Are garden towns the answer to housing shortages?
Garden towns could be answer to housing shortage – but SMEs are key to delivery
As the UK struggles to keep pace with housing demand, some have suggested garden towns and villages may be the answer to the problem.
Garden towns are satellite communities built surrounding a central city, separated by greenbelts – a new settlement offering high-quality affordable housing while enhancing the natural environment.
Former Brexit Secretary David Davis MP has written a recent blog outlining his view on garden towns and how he sees them as an effective way to deliver more homes across the UK.
Luke Simmons, Managing Director of Cora, has backed Mr Davis’ position, adding that SMEs should play a pivotal role in building these new communities.
Here, Luke explains his view on Mr Davis’ proposals.
From a housing perspective, Mr Davis’ view on garden towns is positive for housing delivery as it addresses the sensitive issues of infrastructure and amenities connected to housing.
A criticism of many new developments is that they put local infrastructure under strain, under-delivering on amenities a community needs to thrive.
However, as garden towns and villages are designed from the ground up, you can develop infrastructure that better fulfils the needs of the community straight from the start.
From doctors surgeries and schools, to road infrastructure and community facilities, it’s all baked into the blueprints.
It also allows planners to look at renewable power and heating sources, biodiversity, schooling, training – everything can be linked better in terms of design.
Garden towns pay for themselves by delivering new communities with the amenities and infrastructure they need, as well as helping to ease the pressure on services in nearby communities.
I think much of the resistance against garden towns comes from a misunderstanding of the green belt.
In areas earmarked for developments, homes are often built on arable farming land adjoining a previous development, which, from a biodiversity point of view, contributes very little to the environment.
Farming uses chemicals designed to keep animals and pests in check and the land itself does little to reduce carbon.
Designing and building sustainable housing schemes can actually provide a net gain to biodiversity, creating spaces that promote and encourage wildlife to make a home there too.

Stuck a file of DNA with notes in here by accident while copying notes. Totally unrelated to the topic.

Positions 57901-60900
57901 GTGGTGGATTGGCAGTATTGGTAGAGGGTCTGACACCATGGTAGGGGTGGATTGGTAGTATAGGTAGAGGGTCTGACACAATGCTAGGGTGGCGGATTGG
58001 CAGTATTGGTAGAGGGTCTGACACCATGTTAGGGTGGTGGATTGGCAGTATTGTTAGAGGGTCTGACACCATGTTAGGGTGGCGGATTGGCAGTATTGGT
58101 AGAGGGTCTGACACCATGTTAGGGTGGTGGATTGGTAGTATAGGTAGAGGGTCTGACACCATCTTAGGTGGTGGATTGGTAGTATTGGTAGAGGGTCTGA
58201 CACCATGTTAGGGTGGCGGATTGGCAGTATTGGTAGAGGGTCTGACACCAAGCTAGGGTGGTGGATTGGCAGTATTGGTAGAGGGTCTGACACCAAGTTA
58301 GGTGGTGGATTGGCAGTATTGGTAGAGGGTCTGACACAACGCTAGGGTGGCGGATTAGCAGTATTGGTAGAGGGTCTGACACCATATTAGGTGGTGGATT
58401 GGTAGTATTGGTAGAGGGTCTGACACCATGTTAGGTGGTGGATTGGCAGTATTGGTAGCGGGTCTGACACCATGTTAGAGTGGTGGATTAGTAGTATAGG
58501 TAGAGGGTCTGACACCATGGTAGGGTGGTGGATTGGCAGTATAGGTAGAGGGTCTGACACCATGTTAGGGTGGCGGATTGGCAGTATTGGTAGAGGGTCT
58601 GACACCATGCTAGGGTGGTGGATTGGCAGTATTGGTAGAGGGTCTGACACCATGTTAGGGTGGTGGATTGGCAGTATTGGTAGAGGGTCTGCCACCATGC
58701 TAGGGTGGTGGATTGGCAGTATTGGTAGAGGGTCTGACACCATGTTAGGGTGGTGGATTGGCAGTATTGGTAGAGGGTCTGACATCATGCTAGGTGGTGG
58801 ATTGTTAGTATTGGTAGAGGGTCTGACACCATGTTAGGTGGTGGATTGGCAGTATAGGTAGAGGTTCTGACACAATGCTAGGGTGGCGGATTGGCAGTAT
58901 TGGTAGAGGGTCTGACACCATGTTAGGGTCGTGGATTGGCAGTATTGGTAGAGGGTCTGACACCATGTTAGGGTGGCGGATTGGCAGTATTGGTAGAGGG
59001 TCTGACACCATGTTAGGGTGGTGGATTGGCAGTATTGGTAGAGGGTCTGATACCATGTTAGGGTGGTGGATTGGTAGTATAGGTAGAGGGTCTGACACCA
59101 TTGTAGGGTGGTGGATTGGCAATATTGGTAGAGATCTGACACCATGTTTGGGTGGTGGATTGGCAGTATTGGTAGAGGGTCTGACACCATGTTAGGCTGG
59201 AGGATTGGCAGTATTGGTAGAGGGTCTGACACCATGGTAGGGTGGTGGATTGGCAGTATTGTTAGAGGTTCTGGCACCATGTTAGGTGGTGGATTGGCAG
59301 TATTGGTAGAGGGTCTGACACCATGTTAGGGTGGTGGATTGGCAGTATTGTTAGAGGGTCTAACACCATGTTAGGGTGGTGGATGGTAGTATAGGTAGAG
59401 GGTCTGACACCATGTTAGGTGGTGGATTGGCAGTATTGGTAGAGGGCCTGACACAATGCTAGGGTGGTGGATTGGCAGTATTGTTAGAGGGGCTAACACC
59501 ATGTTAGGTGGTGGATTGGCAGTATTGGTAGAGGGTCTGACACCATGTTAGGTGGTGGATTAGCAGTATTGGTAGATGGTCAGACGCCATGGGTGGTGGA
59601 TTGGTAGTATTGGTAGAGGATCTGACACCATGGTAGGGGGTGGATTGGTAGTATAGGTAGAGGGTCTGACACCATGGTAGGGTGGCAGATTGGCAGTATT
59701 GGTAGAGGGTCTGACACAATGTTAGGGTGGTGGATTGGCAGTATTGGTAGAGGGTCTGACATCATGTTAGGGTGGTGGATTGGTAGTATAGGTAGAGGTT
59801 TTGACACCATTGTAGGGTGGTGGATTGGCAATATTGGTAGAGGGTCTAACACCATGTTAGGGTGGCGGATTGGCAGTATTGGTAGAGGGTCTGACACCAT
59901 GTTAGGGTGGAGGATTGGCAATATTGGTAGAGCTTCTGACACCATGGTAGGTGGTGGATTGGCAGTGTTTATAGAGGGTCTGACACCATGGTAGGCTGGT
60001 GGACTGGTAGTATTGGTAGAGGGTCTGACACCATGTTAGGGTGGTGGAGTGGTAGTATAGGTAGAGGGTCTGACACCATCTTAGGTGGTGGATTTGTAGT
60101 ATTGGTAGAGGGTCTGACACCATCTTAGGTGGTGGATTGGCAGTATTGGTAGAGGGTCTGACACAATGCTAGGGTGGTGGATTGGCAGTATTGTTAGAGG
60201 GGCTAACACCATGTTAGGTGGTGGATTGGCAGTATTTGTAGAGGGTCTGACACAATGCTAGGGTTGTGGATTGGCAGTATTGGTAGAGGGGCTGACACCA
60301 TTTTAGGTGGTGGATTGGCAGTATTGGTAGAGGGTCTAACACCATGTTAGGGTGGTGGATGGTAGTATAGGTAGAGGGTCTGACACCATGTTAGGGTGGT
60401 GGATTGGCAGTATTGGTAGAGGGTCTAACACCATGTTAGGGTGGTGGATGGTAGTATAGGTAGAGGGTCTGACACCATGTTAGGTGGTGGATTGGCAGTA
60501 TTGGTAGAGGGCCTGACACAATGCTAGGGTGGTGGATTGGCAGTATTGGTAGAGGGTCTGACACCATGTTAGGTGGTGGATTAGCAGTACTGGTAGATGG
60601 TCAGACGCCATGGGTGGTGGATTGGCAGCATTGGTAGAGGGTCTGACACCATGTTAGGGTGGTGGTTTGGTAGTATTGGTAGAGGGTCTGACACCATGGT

The importance of SMEs
Although Mr Davis touches upon the importance of SMEs to delivering garden towns, I don’t think he quite sees the full potential.
To me, the negative side to garden towns is that that they are large scale developments which, at the moment, would be watered down in terms of who can deliver them.
This means only large developers that can afford to take on big projects like this tend to deliver them.
What I would say is missing from David’s view is not only should SMEs be used ‘wherever possible’, garden towns would in fact be better delivered by SMEs.
SMEs are more likely to be able to deliver smaller parcels quicker than big developers doing a town phase by phase. The work can be divided up so it is delivered in parcels, collaboratively, by smaller developers.
It will also act as a boost to the SME sector, which has been ignored over decades of poor housekeeping by the government.
It would enable more local people to be employed in terms of the SME market, boost connections between smaller businesses in the area and reinvigorate the sector, which is essential in the delivery of the good quality, sustainable housing we need.
SMEs like Cora want to deliver excellent homes and create communities people can be proud of, working in partnership with local organisations, businesses and charities along the way.
On the whole, I think Mr Davis is onto something – if SMEs can take a greater role in their delivery, garden towns and villages could be a good way of boosting housing supply, improving local infrastructure and amenities and creating more biodiversity.
For more on Cora and its commitment to sustainability, visit